The start of a rail travel revolution

Long romanticised as travel from a bygone age, plans for a 21st century makeover for trains and rail networks are gaining momentum as a push for low and zero-emission travel has the potential to ground short-hop flights and promote travel by rail

The Alstom Coradia iLint hydrogen-powered train, pictured in Katzhutte, Germany
The Alstom Coradia iLint hydrogen-powered train, pictured in Katzhutte, Germany 

Boasting traffic of 750 trains and 25,000 passengers on a typical pre-pandemic day, the city of Salzburg’s award-winning central railway station is a symbol of the revival of rail that promises to gather speed in the next few years. The beneficiary of a massive, 15-year reconstruction project that only ended in 2014, Salzburg Central has been transformed from an impressive but unsuitable monument of mid-19th century, steam-powered rail into a modern transport hub that encourages citizens to jump on a train.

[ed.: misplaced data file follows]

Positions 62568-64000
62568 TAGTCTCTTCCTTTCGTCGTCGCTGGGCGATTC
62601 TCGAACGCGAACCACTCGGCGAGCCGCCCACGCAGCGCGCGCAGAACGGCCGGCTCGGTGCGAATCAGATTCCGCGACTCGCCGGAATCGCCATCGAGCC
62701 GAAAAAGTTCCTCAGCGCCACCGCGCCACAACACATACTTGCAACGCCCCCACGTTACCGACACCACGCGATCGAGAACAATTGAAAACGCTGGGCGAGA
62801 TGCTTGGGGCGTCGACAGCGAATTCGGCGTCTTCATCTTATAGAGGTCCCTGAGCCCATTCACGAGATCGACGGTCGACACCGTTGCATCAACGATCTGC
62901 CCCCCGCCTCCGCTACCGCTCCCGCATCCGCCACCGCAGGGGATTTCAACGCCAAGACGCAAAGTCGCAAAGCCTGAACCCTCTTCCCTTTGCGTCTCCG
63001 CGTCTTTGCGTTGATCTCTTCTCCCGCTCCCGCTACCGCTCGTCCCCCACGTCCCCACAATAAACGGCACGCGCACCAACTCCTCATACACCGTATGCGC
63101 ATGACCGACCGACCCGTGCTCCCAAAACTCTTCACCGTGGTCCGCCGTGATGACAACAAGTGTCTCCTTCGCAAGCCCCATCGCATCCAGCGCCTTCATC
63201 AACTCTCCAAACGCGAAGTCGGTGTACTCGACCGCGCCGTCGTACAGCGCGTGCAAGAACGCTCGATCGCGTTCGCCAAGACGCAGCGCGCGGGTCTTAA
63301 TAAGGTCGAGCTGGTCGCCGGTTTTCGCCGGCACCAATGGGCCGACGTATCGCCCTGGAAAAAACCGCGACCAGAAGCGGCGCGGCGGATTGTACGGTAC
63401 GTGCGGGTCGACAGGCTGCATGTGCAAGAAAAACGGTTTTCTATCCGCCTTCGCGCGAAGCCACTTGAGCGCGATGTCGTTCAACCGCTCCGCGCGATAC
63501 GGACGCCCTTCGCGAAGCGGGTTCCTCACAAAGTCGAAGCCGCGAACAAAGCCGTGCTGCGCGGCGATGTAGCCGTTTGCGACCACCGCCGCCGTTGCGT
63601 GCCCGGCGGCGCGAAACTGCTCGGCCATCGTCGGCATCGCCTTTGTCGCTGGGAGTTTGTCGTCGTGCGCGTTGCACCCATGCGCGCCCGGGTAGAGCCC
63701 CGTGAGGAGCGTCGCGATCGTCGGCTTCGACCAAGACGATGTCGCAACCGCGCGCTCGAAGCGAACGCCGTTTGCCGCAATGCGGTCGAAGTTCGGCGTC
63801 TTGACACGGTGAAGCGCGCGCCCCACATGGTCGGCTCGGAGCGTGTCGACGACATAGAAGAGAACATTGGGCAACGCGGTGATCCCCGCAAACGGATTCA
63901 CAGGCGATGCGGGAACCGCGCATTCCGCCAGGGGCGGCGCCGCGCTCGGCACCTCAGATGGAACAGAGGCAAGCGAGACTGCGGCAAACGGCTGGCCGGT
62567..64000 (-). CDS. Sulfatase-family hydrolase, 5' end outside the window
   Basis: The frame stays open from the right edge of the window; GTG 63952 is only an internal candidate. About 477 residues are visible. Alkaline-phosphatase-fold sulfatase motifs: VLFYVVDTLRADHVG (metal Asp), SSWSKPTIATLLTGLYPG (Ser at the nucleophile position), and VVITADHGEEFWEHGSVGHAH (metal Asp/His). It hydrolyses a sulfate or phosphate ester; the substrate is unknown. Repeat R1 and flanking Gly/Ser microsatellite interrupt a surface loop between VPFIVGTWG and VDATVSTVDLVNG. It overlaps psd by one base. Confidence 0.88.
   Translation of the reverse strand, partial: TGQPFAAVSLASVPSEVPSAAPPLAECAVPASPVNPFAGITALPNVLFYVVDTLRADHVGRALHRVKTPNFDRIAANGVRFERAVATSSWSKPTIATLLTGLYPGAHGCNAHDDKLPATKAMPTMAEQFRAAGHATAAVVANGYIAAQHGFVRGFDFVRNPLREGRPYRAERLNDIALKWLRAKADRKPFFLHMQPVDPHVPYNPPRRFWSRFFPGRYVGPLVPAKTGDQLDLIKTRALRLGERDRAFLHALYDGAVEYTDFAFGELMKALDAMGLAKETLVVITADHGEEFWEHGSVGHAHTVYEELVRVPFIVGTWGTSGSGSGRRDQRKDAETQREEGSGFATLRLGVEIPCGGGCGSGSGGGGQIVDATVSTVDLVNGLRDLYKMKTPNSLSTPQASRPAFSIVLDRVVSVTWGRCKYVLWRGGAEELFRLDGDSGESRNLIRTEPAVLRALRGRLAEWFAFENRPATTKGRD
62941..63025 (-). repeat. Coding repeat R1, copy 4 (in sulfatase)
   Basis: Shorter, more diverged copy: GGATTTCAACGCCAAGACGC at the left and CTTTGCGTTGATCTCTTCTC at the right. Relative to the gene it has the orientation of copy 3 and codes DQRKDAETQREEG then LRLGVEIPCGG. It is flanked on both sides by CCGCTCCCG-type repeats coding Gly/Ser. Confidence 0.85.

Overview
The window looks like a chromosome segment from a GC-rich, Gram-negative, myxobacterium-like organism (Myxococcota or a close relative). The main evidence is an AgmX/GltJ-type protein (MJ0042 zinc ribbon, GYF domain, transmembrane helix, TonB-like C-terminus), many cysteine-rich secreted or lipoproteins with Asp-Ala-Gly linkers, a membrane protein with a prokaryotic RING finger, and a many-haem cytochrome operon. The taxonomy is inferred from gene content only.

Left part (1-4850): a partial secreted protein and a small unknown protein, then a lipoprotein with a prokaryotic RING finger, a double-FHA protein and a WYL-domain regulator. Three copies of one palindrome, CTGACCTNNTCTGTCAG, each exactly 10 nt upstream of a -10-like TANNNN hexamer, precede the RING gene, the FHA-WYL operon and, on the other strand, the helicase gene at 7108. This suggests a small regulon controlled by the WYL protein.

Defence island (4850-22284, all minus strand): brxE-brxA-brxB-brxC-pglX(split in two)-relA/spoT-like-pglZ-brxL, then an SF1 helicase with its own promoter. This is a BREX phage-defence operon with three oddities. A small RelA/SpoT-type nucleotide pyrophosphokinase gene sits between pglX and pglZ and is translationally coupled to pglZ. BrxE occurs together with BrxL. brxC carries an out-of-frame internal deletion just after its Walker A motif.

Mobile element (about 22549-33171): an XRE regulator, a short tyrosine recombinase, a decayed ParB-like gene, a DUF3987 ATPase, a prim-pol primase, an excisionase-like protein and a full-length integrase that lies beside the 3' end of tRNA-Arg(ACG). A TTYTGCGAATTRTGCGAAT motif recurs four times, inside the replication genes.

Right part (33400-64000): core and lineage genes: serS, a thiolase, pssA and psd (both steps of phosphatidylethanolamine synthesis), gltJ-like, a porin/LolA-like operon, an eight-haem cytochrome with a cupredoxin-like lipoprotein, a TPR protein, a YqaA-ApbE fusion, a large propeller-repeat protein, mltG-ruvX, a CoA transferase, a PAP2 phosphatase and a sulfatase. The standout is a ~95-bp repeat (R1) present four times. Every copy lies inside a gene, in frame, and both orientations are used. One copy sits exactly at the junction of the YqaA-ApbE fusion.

A connection point for long-distance and commuter trains, the station is spread over 18 tracks serving points north and south. Covered mainly by glass roofs, the atmosphere is airy and light. Passengers can while away their time until their train departs in nearly 4,000 square metres of shopping area. And there’s plenty of space, a pre-requisite of the new era of rail. As passengers steadily return to rail travel following the pandemic, the entire rail industry is engaged in a fundamental reform that is transforming stations into people-friendly hubs, applying low-emission technologies and slashing ticket prices in a looming battle with aviation.